You couldn't go there; you couldn't ride there; you couldn't sit there while waiting to ride there.
|Jim Crow Bus Station Waiting Room|
Keeping people in their places was the nature of Jim Crow laws, which controlled every aspect of American life, including travel on the nation's buses, trains and certain roadways in the South.
Discrimination and racial oppression was not always about color, but about difference and misunderstanding.
Rights as basic as driving on certain highways, using restrooms while traveling, eating during a trip, sleeping at hotels and rest stops at roadside parks or seeking medical attention if involved in an accident were denied races of color and some races of different religion, language and culture, regardless of color, depending on the attitude of the community through which they were traveling. These were the signs of the times.
This is not ancient history as many may wish to believe. The denial of human rights, taking place even to this day, is a carryover from the old Jim Crow laws that had their origin during past centuries. Traditions die hard and, with the help of insensitive people, some find a way of mutating into less obvious offenses. But before we jump to today, let examine our topic as it affected thousands throughout the 1960s.
In the case of Jim Crow city bus services, the driver decided who sat down and who stood, and where customers entered or existed the bus. That constituted Jim Crow laws, exactly the same laws that regulated other pseudo public facilities like restrooms, where people in charge of the place made the decisions as to whom would be allowed to use the service, the entrance they would be allowed to enter and leave and whether or not and how their waiting room and restroom needs would be accommodated.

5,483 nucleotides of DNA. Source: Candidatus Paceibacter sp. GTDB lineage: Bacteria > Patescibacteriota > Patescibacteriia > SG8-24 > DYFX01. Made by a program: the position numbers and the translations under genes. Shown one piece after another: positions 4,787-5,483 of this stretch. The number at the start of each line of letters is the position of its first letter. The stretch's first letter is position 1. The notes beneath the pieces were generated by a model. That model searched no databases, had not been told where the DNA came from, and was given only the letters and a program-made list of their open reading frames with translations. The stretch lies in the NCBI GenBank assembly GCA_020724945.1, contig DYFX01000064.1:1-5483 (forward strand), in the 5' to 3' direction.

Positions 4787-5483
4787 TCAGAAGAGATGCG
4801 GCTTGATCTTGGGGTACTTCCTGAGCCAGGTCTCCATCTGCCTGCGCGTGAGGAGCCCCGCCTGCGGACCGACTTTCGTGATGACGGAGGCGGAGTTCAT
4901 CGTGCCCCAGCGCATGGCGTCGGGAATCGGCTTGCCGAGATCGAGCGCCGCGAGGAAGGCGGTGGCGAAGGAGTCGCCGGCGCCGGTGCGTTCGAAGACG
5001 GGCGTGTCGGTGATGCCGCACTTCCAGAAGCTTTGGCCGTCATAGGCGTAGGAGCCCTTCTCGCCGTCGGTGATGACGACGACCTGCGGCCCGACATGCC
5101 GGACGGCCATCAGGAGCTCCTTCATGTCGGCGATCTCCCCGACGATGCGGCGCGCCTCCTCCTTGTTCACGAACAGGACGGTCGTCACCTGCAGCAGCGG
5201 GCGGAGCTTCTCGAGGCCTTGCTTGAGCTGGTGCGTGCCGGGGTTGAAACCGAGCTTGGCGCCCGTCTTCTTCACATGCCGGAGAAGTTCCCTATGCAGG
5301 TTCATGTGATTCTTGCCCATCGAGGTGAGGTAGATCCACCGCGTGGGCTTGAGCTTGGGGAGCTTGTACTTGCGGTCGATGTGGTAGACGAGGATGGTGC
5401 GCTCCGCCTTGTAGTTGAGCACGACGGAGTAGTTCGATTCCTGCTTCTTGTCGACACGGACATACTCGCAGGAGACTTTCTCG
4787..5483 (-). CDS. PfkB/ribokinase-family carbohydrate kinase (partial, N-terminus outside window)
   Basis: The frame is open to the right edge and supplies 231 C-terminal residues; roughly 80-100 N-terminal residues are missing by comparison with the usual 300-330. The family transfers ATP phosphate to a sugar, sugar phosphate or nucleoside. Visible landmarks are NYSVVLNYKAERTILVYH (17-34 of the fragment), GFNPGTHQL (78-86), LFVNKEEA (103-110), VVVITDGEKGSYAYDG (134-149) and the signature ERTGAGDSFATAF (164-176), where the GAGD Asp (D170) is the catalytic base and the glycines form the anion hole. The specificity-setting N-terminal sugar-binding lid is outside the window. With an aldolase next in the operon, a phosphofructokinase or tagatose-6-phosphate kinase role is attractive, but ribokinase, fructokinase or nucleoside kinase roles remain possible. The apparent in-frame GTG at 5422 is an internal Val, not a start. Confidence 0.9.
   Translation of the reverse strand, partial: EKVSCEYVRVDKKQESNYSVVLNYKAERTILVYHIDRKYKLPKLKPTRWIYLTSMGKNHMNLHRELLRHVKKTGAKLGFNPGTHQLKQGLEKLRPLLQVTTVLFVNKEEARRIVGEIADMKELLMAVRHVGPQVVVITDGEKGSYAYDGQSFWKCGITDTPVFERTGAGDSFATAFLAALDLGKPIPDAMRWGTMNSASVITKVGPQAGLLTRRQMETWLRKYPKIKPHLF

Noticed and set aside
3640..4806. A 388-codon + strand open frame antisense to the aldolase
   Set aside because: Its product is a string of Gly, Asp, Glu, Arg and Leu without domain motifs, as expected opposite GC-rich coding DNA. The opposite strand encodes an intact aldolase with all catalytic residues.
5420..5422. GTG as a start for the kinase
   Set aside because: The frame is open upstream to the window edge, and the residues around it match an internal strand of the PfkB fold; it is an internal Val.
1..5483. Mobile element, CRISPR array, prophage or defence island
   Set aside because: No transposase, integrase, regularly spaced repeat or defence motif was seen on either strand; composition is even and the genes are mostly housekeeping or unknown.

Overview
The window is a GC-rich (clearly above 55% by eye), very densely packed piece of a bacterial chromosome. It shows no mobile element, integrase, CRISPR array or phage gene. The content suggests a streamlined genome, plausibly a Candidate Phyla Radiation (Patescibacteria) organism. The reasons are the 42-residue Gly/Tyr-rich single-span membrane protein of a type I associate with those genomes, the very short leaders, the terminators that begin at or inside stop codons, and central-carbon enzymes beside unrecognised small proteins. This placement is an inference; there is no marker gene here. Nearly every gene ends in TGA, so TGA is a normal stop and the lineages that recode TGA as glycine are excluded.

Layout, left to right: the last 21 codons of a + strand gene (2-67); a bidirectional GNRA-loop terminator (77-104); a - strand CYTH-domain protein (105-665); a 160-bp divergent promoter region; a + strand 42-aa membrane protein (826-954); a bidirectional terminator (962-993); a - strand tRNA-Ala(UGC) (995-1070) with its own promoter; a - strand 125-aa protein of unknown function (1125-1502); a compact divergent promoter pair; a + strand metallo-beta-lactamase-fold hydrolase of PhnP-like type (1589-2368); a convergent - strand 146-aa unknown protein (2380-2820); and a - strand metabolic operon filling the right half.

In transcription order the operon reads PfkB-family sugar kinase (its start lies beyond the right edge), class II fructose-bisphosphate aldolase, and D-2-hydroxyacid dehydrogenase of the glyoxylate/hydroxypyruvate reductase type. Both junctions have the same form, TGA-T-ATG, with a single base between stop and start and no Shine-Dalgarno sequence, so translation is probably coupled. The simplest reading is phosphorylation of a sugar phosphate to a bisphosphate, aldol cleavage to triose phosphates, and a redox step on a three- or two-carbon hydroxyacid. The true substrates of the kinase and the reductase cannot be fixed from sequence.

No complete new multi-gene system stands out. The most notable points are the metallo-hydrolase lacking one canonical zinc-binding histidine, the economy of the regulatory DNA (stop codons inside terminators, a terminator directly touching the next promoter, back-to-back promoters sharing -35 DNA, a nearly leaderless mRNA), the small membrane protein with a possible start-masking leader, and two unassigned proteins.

Decisions on access to facilities, accommodations and services were based on race, skin color or ethnicity, as Jim Crow laws applied . People of most ethnic groups--African American, Asian, Hispanic, Mediterranean, Jewish, Native American and others, many with white skin--could not pass the subjective racial test of Jim Crow law sympathizers. Colored was the category reserved for those who were of a dark-skinned, other non-white ethnicity, foreign undesirable groups, and people known to have at least one drop of African blood.
Jim Crow laws established separate but equal in (Plessy v Ferguson 1896). Businesses were obligated to provide facilities for all races and ethnic groups. Although Plessy was intended to prohibit black rights, the law also was applied to other people who did not fit the definition of white, and businesses serving whites only were not obligated to provide restrooms for patrons they considered to be non-white.
Although U.S. airline travel was not officially segregated, the price of tickets kept most poor people off of airplanes. However, African Americans who could afford to fly were often bumped from their flights by the airlines in favor of a white passenger who needed the same schedule. African American airline passengers also were moved to undesirable seats if a white passenger either wanted the seat or refused to sit beside a black passenger. Because there was an internationally famous entertainer in the music and movie business in my family, I heard stories about his travel difficulties. Rather than tolerate irregular treatment on his concert tours, he hired private airplanes for himself, his band, cast and staff.
Black and colored female domestic workers were segregated by race and subject to unwanted sexual advances in homes of their employers. Economic intimidation was used to discourage these female workers from complaining, and if they did protest, their men, children, churches and communities were terrorized or burned in retaliation.
The Montgomery Bus Boycott, a movement to equalize local transportation in American cities, helped to dismantle Jim Crow laws across the nation.
|Rosa Parks & Martin Luther King|
Montgomery Bus Boycott Mugshot
In 1954, the same year of Rosa Parks led the Montgomery Bus Boycott, the Supreme Court ruled on Brown v the Board of Education. I had been unable to read any part of the articles, not having yet entered first grade. However, one year later after the Montgomery Bus Boycott, with my mother's assistance, I was picking my way through new articles about Rosa Parks and older coverage of Brown. Since that time, I have read extensively from a scholarly perspective on the Civil Rights Movement and also examined resources available for young students.